|Publication number||US4765668 A|
|Application number||US 07/067,400|
|Publication date||Aug 23, 1988|
|Filing date||Jun 26, 1987|
|Priority date||Feb 13, 1986|
|Publication number||067400, 07067400, US 4765668 A, US 4765668A, US-A-4765668, US4765668 A, US4765668A|
|Inventors||Alexander H. Slocum, Peter A. Jurgens|
|Original Assignee||The United States Of America As Represented By The Secretary Of Commerce|
|Export Citation||BiBTeX, EndNote, RefMan|
|Patent Citations (14), Non-Patent Citations (1), Referenced by (10), Classifications (15), Legal Events (3)|
|External Links: USPTO, USPTO Assignment, Espacenet|
This application is a continuation of application Ser. No. 829,052 filed Feb. 13, 1986, now abandoned.
The present invention relates to manipulating devices, and in particular relates to an end effector or gripper attachable to a robot for mechanically grasping and orienting objects.
Robots can be used in a multitude of tasks, but generally they require end effectors which are designed for specific tasks. Normally, the design and fabrication of specialized end effectors has been the responsibility of the robot user. However, in order to increase the versatility cf "off-the-shelf" grippers, more universal anthropomorphic designs are being developed.
One advanced design is a parallel jaw gripper which has as its main advantages simplicity in mechanical and electrical design and a desirable grip force-to-weight ratio. For example, force and position control can be obtained with a single actuator, one position sensor and one force sensor, and one microcomputer. Grip force-to-weight ratios on the order of 50:1 are easily obtainable as a result of the point of load application having no mechanical advantage over the linkage. Nevertheless, such grippers have several disadvantages, such as the inability of the gripper to reorient a part after it is grasped and the necessity of presenting an object to the gripper in a predetermined, known orientation. An additional disadvantage is the need for different types of hands for different parts and the requirement that the entire robot be disabled while lengthy adjustments in gripper hands are done.
Unfortunately, as with the robots themselves, there is usually no "best type" of design for a grasping system. It is important in any such design that the characteristics and movements of the overall system be considered. For example, in a precision flexible manufacturing work cell, finished parts having tolerances on the order of one-thousandth of an inch are usually stored in an orderly fashion to prevent the formation of burrs instead of merely being piled in a bin so human-like grasping abilities are not required. Other problems with respect to robots include payloads being quite limited in order to maximize the grip force-to-weight ratio and thus maximize a robot's potential to do useful work. When operating in a precision flexible manufacturing area, robot repeatability and accuracy must be high and reliable, but usually are not when compared to the precision parts ard fixtures with which they operate. Consequently, methods are necessary to assist the robot durirg parts insertion processes and parts manipulaticn processes. On the other hand, those manipulatcrs which have the flexibility and accuracy are usually extremely complex in both their mechanical and electrical systems, and consequently usually have a low grip force-to-weight ratio. As an example, a gripper currently being developed uses 38 pneumatic actuators controlled by 6 microprocessors that are coordinated by a minicomputer.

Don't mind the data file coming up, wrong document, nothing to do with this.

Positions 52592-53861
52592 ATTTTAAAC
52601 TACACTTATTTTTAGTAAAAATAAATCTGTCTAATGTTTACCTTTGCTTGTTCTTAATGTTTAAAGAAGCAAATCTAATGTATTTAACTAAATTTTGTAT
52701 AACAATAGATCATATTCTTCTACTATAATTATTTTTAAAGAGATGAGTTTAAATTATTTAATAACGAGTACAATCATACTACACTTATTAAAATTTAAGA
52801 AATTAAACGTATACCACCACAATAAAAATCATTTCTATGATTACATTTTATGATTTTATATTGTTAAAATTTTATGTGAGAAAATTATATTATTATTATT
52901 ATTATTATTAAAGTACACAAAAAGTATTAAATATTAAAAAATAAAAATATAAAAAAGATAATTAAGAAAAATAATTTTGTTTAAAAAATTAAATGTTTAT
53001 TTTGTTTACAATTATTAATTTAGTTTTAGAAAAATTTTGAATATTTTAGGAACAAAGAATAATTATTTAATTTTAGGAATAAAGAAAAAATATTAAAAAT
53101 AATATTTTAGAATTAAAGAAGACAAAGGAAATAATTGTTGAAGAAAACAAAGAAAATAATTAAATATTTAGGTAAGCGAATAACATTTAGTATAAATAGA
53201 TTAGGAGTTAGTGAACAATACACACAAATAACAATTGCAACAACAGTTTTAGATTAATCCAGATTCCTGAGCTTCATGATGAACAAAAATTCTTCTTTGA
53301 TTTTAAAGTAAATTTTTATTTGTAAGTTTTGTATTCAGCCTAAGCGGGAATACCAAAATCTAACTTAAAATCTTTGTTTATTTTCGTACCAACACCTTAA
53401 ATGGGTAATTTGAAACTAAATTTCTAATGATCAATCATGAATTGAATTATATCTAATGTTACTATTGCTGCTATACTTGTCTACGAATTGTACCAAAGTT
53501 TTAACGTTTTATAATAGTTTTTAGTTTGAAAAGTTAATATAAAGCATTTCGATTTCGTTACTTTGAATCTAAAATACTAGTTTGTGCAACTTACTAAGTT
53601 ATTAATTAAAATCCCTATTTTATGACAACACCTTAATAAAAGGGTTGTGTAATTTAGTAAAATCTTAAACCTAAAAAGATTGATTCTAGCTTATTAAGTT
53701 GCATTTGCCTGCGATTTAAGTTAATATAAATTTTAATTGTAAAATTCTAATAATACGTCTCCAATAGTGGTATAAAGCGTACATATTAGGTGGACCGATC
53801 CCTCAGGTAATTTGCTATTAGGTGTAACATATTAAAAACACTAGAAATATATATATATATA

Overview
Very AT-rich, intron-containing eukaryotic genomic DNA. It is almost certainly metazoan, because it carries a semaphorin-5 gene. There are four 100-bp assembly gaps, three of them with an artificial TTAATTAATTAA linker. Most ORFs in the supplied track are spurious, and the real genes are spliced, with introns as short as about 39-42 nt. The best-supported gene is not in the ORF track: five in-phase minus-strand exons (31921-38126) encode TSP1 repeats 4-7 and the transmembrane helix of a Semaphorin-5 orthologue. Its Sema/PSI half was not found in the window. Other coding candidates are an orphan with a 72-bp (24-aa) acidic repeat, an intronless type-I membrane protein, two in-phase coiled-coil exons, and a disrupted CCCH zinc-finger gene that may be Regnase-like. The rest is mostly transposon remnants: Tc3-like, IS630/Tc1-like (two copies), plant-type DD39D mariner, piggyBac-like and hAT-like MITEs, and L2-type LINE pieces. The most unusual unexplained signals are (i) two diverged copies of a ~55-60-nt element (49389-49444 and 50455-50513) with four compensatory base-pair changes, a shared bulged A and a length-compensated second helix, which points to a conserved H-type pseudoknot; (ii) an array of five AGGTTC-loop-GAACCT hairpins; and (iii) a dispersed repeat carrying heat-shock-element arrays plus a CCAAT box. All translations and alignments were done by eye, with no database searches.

A manipulating device that utilizes a double threaded ball screw is disclosed in the U.S. Pat. No. 3,261,479 Baker et al. Such a device utilizes a stationary threaded screw which when turned, causes two bosses 19 and 20 to move together or apart so that grasping fingers 21 can engage an object 22.
A two finger manipulator for a robot is disclosed in the Inagaki et al U.S. Pat. No. 4,336,926. This patent discloses in column 1, lines 14-24 that it is old to use a motor driven screw rod with oppositely threaded portions to drive the robot fingers. Such a rod is also disclosed in a photograph of a precursor to the present invention on the cover of the January, 1984 edition of American Machinist.